Listen now on
#255 Sam Zemurray (Banana King)
July 2nd, 2022 | E255

What I learned from rereading The Fish That Ate the Whale: The Life and Times of America's Banana King by Rich Cohen.


Come see a live show with me and Patrick O'Shaughnessy from Invest Like The Best on October 19th in New York City. 

Get your tickets here


Subscribe to listen to Founders Premium — Subscribers can ask me questions directly and listen to Ask Me Anything (AMA) episodes.


[0:47] This story can shock and infuriate us, and it does. But I found it invigorating, too. It told me that the life of the nation was written not only by speech-making grandees in funny hats but also by street-corner boys, immigrant strivers, crazed and driven, some with one good idea, some with thousands, willing to go to the ends of the earth to make their vision real.

[4:56] Tycoon's War: How Cornelius Vanderbilt Invaded a Country to Overthrow America's Most Famous Military Adventurer by Stephen Dando-Collins (Founders #55)

[6:00] Unlike Vanderbilt's other adversaries William Walker was not afraid of Cornelius when he should have been.

[8:21] The immigrants of that era could not afford to be children.

[8:42] The Adventures of Herbie Cohen: World's Greatest Negotiator by Rich Cohen

[8:54] He was driven by the same raw energy that has always attracted the most ambitious to America, then pushed them to the head of the crowd. Grasper, climber-nasty ways of describing this kid, who wants what you take for granted. From his first months in America, he was scheming, looking for a way to get ahead. You did not need to be a Rockefeller to know the basics of the dream: Start at the bottom, fight your way to the top.

[10:01] There is no problem you can't solve if you understand your business from A to Z.

[13:08]  Sam spotted an opportunity where others saw nothing.

[14:17] As far as he was concerned, ripes were considered trash only because Boston Fruit and similar firms were too slow-footed to cover ground. It was a calculation based on arrogance. I can be fast where others have been slow. I can hustle where others have been satisfied with the easy pickings of the trade.

[14:42] The kid on the streets is getting a shot at a dream. He sees the guy who gets rich and thinks, yep, that'll be me. He ignores the other stories going around.  // There's no way to quantify all that on a spreadsheet, but it's that dream of being the exception, the one who gets rich and gets out before he gets got that's the key to a hustler's motivation. Decoded by Jay Z. (Founders #238)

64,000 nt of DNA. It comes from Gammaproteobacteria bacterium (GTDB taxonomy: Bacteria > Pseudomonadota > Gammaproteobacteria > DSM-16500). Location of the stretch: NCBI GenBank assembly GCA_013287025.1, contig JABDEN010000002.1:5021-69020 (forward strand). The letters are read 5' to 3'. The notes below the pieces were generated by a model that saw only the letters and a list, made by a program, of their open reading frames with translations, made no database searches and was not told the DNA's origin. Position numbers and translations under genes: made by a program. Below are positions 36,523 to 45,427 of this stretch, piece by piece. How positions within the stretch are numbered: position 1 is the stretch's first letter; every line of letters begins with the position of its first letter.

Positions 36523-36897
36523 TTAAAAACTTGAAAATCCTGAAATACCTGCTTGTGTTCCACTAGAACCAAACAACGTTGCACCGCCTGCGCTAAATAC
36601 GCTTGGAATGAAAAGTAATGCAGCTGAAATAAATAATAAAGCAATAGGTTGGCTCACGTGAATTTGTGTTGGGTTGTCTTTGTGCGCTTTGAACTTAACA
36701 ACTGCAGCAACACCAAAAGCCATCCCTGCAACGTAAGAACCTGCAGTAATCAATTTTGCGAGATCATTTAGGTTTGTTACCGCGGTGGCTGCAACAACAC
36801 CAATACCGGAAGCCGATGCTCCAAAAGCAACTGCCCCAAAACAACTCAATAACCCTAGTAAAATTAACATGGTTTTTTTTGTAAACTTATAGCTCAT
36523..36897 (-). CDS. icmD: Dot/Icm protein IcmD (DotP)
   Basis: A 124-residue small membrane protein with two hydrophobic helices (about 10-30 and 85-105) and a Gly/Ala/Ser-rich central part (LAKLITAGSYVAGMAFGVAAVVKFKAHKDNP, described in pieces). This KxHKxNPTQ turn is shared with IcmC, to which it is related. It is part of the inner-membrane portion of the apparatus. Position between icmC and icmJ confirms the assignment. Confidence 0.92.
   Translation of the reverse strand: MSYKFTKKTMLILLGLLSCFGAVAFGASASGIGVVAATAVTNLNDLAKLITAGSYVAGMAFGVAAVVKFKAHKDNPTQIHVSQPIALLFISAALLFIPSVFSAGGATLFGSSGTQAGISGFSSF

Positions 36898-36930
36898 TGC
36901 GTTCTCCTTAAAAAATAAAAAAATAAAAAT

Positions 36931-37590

[22:36] He was pure hustle.

[24:15] Preston later spoke of Zemurray with admiration. He said the kid from Russia was closer in spirit to the banana pioneers than anyone else working. "He's a risk taker," Preston explained, “he's a thinker, and he's a doer.”

[26:33] They don't write books about people that stopped there.

[28:48] Titan: The Life of John D. Rockefeller by Ron Chernow (Founders #248) and John D: The Founding Father of the Rockefellers by David Freeman Hawke. (#254)

[30:22] He seemed to strive for the sake of striving.

[30:44] If you're on a mans side you stay on that mans side or you're no better than a goddamn animal.

[31:11] The world is a mere succession of fortunes made and lost, lessons learned and forgotten and learned again.

[35:41] A man whose commitment could not be questioned, who fed his own brothers to the jungle.

[36:00] The Forgotten Highlander: An Incredible WWII Story of Survival in the Pacificby Alistair Urquhart.

[37:02] Why the Founders of United Fruit were the Rockefellers of bananas.

[43:23] He kept quiet because talking only drives up the price.

[44:19] There are times when certain cards sit unclaimed in the common pile, when certain properties become available that will never be available again. A good businessman feels these moments like a fall in the barometric pressure. A great businessman is dumb enough to act on them even when he cannot afford to.